A society 'awakened': How Mohamed Bouazizi sparked the Arab Spring, and inspired hope in future generations
The Tunisian fruit vendor set himself on fire in 2010, igniting a wave of protest and political change
A decade after Mohamed Bouazizi's self-immolation sparked an uprising across the Arab world, the Tunisian fruit vendor's legacy continues to bring people hope, says a Canadian political scientist.
"I don't think you can … put the genie back in the bottle on that," said Bessma Momani, a University of Waterloo professor and senior fellow at the Centre for International Governance Innovation.
"Society is more awakened. It is more conscious of … government corruption."
That awakening began 10 years ago, on Dec. 17, 2010, when a Tunisian municipal inspector confiscated Bouazizi's produce and wares as he was working at his fruit stand. She argued he didn't have a permit to sell produce. Bouazizi's family alleges the inspector then publicly humiliated Bouazizi by slapping him and spitting in his face.
But when Bouazizi went to the local governor's office to complain about the incident, he was ignored. So he went to a local store to buy paint thinner, returned to the governor's office, and lit himself on fire outside the building as cars passed by.
Bouazizi died of his injuries on Jan. 4, 2011. But his final act emboldened Tunisians fed up with government corruption to flood the streets in protest, demanding their longtime president step down. Soon, other countries in the Middle East and North Africa followed suit in a movement now known as the Arab Spring.
Unemployment, corruption still a challenge
Momani told The Current's Matt Galloway that what happened in Tunisia inspired people to imagine a more positive future for themselves and their families. For the first time in their lives, many young people felt a sense of pride and optimism about their dreams, she said.
However, there have been struggles since then. In Tunisia, unemployment remains high and corruption rampant, according to Al Jazeera.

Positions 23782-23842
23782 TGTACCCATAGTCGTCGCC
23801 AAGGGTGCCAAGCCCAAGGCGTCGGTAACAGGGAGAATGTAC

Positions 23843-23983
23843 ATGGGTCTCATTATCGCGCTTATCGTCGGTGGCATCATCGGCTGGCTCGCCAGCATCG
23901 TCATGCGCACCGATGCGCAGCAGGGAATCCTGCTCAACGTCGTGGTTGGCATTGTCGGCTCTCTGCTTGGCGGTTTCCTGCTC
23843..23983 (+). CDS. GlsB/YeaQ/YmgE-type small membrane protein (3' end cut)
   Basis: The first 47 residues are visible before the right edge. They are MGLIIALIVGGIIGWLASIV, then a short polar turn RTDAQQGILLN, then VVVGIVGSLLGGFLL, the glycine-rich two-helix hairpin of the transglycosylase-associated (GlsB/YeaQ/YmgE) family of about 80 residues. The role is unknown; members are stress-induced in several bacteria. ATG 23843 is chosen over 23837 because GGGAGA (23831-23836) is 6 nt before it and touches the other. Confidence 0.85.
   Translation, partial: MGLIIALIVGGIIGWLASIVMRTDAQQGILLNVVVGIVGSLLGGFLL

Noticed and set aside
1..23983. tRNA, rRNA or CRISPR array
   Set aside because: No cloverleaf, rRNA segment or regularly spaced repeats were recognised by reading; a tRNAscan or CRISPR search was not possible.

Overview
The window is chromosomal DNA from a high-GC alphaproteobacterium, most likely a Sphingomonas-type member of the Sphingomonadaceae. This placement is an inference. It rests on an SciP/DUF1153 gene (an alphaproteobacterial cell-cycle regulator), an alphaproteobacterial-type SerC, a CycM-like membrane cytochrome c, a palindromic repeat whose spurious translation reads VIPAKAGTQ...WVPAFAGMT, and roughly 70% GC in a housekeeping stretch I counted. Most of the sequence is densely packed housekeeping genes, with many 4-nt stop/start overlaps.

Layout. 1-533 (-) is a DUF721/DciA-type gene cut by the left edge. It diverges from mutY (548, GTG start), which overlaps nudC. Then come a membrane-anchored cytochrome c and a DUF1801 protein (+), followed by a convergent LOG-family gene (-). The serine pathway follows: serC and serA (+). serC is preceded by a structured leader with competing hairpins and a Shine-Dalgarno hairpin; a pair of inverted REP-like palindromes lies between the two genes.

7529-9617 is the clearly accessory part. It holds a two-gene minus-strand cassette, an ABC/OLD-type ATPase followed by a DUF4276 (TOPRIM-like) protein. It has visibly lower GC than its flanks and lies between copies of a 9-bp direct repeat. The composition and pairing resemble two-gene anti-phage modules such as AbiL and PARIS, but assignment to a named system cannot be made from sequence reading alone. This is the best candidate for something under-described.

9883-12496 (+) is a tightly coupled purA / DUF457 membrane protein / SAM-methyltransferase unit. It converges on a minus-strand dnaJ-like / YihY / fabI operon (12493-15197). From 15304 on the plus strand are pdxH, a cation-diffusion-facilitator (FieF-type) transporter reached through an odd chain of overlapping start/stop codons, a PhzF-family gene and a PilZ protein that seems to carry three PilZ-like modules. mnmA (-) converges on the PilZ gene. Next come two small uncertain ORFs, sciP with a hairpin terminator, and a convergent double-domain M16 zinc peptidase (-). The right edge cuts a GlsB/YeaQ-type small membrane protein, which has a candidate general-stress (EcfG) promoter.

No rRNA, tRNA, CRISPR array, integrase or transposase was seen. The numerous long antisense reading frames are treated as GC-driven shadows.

That has caused some people to give up "hope for change inside their countries," opting instead to emigrate elsewhere, said Momani, who has a PhD in political science and government.
"Unfortunately, that means many people, particularly those who are kind of on the coastline, taking to the rickety boats again to cross the Mediterranean to Europe," she said.
But Momani stresses that those galvanized by the Arab Spring have not "turned their backs on their countries."
"In fact, what I find is that the diaspora movement is more energized than ever," she said.
I don't think that awakening is gone. It's very much there. It's just you have to look for it in new ways.- Bessma Momani, political scientist
In places like Germany, for example, artists, filmmakers and investigative journalists are flourishing, she explained, while films on taboo topics are changing the conversation in the Middle East.
Meanwhile, other Arab communities are demanding change in more "discreet" ways.
In Saudi Arabia, Momani explained, women who are fed up with the patriarchy will sometimes wear their abaya (a long, dark robe) inside out in an act of everyday protest.
"I don't think that awakening is gone," Momani said. "It's very much there. It's just you have to look for it in new ways."
Written by Kirsten Fenn. Produced by Julie Crysler.